ijerph-logo

Journal Browser

Journal Browser

Special Issue "Physical Activity and Rehabilitation"

A special issue of International Journal of Environmental Research and Public Health (ISSN 1660-4601). This special issue belongs to the section "Exercise and Health".

Deadline for manuscript submissions: 31 October 2023 | Viewed by 23363

Special Issue Editors

Dr. Jack Parker
E-Mail Website
Guest Editor
Human Science Research Centre, University of Derby, Derby DE22 1GB, UK
Interests: physical therapy; rehabilitation; technology; neurodisabilities
Dr. Mark Faghy
E-Mail Website
Guest Editor
Human Science Research Centre, University of Derby, Derby DE22 1GB, UK
Interests: physical activity; health; recovery; rehabilitation; quality of life

Special Issue Information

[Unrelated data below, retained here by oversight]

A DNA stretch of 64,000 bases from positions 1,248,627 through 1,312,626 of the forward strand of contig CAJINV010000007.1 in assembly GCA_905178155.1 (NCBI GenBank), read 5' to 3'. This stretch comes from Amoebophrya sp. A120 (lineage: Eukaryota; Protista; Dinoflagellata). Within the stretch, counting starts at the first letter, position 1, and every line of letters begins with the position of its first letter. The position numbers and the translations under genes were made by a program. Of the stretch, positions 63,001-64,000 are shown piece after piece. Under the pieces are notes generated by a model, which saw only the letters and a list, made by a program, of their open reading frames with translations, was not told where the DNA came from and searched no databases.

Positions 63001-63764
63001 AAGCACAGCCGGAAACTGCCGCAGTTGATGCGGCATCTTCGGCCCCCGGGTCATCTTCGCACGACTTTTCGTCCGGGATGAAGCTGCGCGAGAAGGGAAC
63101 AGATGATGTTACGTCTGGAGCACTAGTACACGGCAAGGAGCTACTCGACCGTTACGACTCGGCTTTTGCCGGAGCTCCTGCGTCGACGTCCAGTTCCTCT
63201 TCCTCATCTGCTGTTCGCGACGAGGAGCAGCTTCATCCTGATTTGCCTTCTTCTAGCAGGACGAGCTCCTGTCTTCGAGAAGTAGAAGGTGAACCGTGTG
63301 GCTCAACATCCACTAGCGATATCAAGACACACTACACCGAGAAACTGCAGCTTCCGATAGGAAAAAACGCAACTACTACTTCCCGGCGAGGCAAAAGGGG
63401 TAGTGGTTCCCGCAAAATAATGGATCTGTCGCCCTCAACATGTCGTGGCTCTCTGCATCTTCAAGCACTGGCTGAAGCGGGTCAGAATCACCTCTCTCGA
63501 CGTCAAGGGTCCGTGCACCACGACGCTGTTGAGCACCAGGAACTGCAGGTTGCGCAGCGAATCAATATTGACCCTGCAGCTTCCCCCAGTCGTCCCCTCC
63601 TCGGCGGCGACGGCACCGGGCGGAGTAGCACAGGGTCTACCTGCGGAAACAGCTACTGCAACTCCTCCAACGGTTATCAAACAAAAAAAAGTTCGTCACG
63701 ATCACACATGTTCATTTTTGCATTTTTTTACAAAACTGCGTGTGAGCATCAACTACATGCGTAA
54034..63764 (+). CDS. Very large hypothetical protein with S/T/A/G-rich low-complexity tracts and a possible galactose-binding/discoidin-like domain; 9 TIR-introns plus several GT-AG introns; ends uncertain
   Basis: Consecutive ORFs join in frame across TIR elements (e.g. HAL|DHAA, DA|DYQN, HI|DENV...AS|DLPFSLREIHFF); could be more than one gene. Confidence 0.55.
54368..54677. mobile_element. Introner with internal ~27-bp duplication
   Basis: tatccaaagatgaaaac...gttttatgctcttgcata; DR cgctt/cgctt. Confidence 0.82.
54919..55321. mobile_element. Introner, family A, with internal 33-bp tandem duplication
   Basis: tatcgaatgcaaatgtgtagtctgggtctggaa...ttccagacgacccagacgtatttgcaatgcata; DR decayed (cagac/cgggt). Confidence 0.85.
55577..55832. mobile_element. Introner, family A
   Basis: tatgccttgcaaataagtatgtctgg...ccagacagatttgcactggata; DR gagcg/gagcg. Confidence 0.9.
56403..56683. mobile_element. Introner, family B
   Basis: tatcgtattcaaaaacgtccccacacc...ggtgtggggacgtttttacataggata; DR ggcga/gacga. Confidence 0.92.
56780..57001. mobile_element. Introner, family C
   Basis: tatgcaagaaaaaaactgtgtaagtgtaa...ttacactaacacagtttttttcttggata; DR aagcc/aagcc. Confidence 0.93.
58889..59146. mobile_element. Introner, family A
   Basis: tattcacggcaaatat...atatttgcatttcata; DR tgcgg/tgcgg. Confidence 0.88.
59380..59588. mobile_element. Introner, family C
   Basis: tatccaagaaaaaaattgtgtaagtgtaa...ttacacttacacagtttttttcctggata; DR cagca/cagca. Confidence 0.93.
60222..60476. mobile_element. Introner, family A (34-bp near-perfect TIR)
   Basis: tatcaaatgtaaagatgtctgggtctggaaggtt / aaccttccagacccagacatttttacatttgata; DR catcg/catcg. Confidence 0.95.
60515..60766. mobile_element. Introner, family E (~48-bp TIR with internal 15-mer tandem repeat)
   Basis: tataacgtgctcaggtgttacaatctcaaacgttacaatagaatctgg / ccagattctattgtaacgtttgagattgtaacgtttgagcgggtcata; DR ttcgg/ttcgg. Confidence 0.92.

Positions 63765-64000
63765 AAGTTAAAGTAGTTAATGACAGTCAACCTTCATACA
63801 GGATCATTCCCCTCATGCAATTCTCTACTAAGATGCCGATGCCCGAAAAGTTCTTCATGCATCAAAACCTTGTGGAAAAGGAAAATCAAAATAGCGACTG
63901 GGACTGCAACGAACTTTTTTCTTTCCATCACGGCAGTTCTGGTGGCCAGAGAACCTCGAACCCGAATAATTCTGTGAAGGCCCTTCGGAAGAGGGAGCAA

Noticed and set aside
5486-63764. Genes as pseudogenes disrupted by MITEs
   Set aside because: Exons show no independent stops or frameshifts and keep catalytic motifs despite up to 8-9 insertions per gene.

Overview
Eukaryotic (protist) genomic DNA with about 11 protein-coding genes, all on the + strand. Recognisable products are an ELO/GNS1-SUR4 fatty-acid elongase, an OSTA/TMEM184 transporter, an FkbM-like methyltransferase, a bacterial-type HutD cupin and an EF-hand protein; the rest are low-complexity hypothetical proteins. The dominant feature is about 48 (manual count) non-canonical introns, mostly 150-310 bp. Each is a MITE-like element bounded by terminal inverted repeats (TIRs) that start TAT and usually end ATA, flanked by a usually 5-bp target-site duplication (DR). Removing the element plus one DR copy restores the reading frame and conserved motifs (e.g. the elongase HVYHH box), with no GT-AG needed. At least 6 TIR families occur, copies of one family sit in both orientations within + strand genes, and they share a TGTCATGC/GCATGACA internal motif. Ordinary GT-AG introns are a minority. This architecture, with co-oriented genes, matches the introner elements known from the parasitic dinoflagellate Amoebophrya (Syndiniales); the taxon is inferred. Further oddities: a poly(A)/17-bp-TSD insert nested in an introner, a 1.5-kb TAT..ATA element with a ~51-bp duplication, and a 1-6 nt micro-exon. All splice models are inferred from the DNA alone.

The WHO global action plan on physical activity 2018–2030 aims for a more active world to improve physical and environmental sustainability. Physical activity and rehabilitation are essential for physical and mental wellbeing and the prevention of chronic diseases, leading to premature mortality. Rehabilitation is an essential part of universal health coverage along with the promotion of good health, prevention of disease, treatment, and palliative care. Rehabilitation helps a child, adult or older person to be as independent as possible in everyday activities and enables participation in education, work, recreation, and meaningful life roles, such as taking care of the family. This Special Edition welcomes submissions that report the design, methodological approach, implementation, and impact of physical activity and rehabilitation interventions across all age ranges. We encourage original studies investigating innovative physical activity and rehabilitation programs, as well as studies that explore key considerations when designing and delivering interventions. These may include the use of technology and co-design as well as innovative methodologies leading to lasting change and impact. We hope you will consider submitting to this Special Issue, and we look forward to hearing from you. Please do not hesitate to get in touch with Jack Parker or Mark Faghy if you have queries.